“‘I was shooting Student Teachers for Roger Corman,' recalls Jonathan (White Line Fever) Kaplan, ‘and the script called for wall-to-wall kids. But when I got to the set there were only ten extras. So I called Roger, and he said, “Jon, I once shot the war between Greece and Italy with five men and a bush. Surely you can shoot a high school corridor.” That's real movie magic, and Roger teaches you how to do it.'
“Roger Corman is a brilliant American filmmaker who specializes in cheap, sensational genre films called ‘exploitation pictures,' designed to sell on their subjects, not on their stars or their production values - and according to legend, he shoots faster, cheaper, and with less equipment than anyone else. Also, he turns film school hopefuls (like Coppola, Bogdanovich, Scorsese, Jack Nicholson et al) into star directors. He's been responsible for pioneering a series of profitable genres that include biker films, drug films, women-in-jeopardy films (a genre that finds its apotheosis, such as it is, in Charlie's Angels), car-crash films and more. His films have been shown at New York's Museum of Modern Art, at the Cinematheque Francaise, at the National Film Theatre in London, as well as at the Venice, Berlin and Edinburgh Film Festivals. He is a genuine Hollywood folk hero.
“Born in 1926, Corman graduated from Stanford, studied modern English lit at Oxford, and began directing in 1955 with a series of ultra-low-budget features that brought in phenomenal profits. He had War of the Satellites on drive-in screens three months after Sputnik went up. He made nine full-length features in 1957 alone. And he worked on schedules of 5-10 days, budgets around $50,000. The films he made are legends now - Attack of the Crab Monsters, Sorority Girl, Machine Gun Kelly, Teenage Caveman. Every one of Corman's first 27 features made a profit - most of it for American International Pictures, but some for Corman himself. He moved into the '60s with the stylish and highly profitable Poe series, starting with House of Usher and ending with two of the best horror pictures ever filmed - Masque of the Red Death and Tomb of Ligeia. The budgets were slightly bigger now, and so was Corman's piece of the action. By '66 and '67, when Corman made The Wild Angels and The Trip, he was probably a millionaire.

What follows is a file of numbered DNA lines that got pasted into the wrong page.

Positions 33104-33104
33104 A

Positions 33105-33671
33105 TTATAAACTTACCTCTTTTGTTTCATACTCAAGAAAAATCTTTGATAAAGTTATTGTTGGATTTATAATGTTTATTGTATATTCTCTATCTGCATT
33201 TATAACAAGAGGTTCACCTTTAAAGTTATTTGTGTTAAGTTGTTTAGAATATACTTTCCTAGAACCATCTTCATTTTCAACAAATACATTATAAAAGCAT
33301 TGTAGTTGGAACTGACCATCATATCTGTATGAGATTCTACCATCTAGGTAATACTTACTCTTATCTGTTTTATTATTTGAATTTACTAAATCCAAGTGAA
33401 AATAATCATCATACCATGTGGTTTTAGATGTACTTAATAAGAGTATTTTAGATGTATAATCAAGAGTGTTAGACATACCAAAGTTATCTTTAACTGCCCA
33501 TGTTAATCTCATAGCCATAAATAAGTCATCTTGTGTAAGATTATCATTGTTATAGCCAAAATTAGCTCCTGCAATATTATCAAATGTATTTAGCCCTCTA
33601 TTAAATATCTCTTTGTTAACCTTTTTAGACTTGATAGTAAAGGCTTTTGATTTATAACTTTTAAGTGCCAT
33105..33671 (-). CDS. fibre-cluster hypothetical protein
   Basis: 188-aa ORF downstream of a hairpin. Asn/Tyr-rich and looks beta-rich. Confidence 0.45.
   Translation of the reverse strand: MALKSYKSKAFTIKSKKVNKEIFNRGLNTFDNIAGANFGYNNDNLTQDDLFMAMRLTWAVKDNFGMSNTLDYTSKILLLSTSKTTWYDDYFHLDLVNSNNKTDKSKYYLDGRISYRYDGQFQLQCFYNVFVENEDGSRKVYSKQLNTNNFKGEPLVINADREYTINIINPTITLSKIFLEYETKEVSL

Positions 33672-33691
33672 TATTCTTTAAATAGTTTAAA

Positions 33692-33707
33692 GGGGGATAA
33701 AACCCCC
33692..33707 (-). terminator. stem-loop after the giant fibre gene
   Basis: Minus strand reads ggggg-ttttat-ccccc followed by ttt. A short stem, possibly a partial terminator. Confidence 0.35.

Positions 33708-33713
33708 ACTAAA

“In 1971, tired of studio interference with his films, he started his own company, New World. But building the company took time, and Corman has not directed since 1971. Instead, he hired a new set of young filmmakers - Joe Dante, Paul Bartel, Allan Arkush, Jonathan Kaplan; in ten years, New World has become the largest of the mini-majors, producing and distributing both exploitation pictures like Rock 'n' Roll High School and prestigious imports like The Tin Drum.
“Corman's speed alone, and his sense of the marketplace, would make him of interest, but, as a close associate noted recently, ‘God help him, he's an auteur.' In fact, Corman's films leave little doubt; even the fastest and sloppiest of his pictures often project the same running themes and concerns as his best work: a bleak, neo-Freudian vision of the world in which men and women achieve success and become monsters, or see too deeply into the nature of the universe and go mad with horror. Although some of Corman's earliest films were static and talky (talk was cheaper to film than action), many of his low budget pictures exhibit a remarkable cinematic sensibility - despite poor special effects and awful makeup. The early ultra-cheapies are the basis on which Corman's legend rests; for that reason we are including a few of the rarest, early films, along with the generally more successful, and better known, works from his later period.” -- Michael Goodwin